Cultural safety is an outcome based on respectful engagement that recognizes and strives to address power imbalances inherent in the healthcare system. It results in an environment free of racism and discrimination, where people feel safe when receiving health care.
Cultural humility is a process of self-reflection to understand personal and systemic biases and to develop and maintain respectful processes and relationships based on mutual trust. Cultural humility involves humbly acknowledging oneself as a learner when it comes to understanding another’s experience.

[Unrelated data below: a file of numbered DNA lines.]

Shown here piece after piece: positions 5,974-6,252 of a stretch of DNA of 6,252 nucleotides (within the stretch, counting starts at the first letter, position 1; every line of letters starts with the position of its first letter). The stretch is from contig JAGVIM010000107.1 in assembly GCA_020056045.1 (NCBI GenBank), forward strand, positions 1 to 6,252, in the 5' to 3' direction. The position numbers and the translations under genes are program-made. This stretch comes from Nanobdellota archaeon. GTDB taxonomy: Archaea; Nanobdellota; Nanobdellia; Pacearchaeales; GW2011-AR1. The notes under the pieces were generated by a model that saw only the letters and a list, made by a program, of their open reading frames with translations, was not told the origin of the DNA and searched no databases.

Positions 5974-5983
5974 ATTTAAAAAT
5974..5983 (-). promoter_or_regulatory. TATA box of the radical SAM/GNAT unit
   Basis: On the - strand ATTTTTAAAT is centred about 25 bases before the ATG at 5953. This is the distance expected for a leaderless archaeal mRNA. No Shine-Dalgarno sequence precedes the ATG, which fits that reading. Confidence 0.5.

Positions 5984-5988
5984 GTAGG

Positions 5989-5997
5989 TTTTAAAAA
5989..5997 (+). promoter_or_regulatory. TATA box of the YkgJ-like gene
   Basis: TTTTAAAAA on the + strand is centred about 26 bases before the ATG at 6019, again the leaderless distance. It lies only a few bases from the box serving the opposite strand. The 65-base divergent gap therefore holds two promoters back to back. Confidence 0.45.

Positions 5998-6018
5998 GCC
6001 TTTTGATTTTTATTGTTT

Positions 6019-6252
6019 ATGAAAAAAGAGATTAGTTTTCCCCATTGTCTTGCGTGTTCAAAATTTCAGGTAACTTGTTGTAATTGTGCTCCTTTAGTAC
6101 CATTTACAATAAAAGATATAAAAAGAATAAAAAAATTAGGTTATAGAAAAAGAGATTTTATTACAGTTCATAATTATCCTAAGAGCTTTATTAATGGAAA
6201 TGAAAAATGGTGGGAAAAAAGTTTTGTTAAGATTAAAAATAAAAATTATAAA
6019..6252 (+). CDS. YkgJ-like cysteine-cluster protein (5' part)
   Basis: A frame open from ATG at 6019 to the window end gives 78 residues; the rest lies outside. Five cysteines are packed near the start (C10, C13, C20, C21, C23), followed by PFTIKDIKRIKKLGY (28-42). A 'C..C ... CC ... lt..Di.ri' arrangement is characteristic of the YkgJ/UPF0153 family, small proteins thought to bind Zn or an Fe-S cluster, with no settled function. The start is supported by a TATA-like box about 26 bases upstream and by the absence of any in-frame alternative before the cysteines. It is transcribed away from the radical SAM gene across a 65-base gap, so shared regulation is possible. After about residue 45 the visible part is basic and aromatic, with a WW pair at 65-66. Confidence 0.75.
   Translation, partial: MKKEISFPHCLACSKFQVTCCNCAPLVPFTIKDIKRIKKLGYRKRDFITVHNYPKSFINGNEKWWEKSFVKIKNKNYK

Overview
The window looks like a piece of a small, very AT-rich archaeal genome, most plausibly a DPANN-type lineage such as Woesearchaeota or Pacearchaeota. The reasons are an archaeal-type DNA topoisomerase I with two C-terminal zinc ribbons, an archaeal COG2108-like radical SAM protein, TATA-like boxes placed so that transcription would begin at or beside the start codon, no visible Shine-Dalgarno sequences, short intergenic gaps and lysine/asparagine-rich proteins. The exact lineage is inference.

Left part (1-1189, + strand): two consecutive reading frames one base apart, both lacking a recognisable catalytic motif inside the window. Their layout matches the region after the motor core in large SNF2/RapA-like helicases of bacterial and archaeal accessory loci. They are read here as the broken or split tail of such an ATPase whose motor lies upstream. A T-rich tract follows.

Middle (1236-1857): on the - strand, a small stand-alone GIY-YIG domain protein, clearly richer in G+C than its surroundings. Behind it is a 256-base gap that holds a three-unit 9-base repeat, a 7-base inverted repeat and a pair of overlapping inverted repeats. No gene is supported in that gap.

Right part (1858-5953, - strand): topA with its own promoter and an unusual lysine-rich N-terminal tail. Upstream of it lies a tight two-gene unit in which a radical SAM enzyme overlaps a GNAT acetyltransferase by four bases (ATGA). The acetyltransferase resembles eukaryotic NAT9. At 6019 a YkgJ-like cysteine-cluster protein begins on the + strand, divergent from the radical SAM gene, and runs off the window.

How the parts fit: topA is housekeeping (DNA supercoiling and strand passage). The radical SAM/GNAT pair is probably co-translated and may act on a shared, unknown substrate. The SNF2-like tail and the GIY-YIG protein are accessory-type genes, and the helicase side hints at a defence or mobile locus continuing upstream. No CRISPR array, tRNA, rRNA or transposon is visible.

Also known as structural or institutional racism, systemic racism is enacted through societal systems, structures and institutions in the form of “requirements, conditions, practices, policies or processes that maintain and reproduce avoidable and unfair inequalities across ethnic/racial groups” (Paradies et al., 2008). Systemic racism is not only enacted proactively in efforts that create racialized inequality, but also in the failure by those in power (e.g. policymakers, funders) to redress such inequalities (Reading, 2013). It is commonly manifested in social exclusion and isolation that limits or prevents political and economic participation, or access to and participation in other social systems such as education and health (Reading, 2013).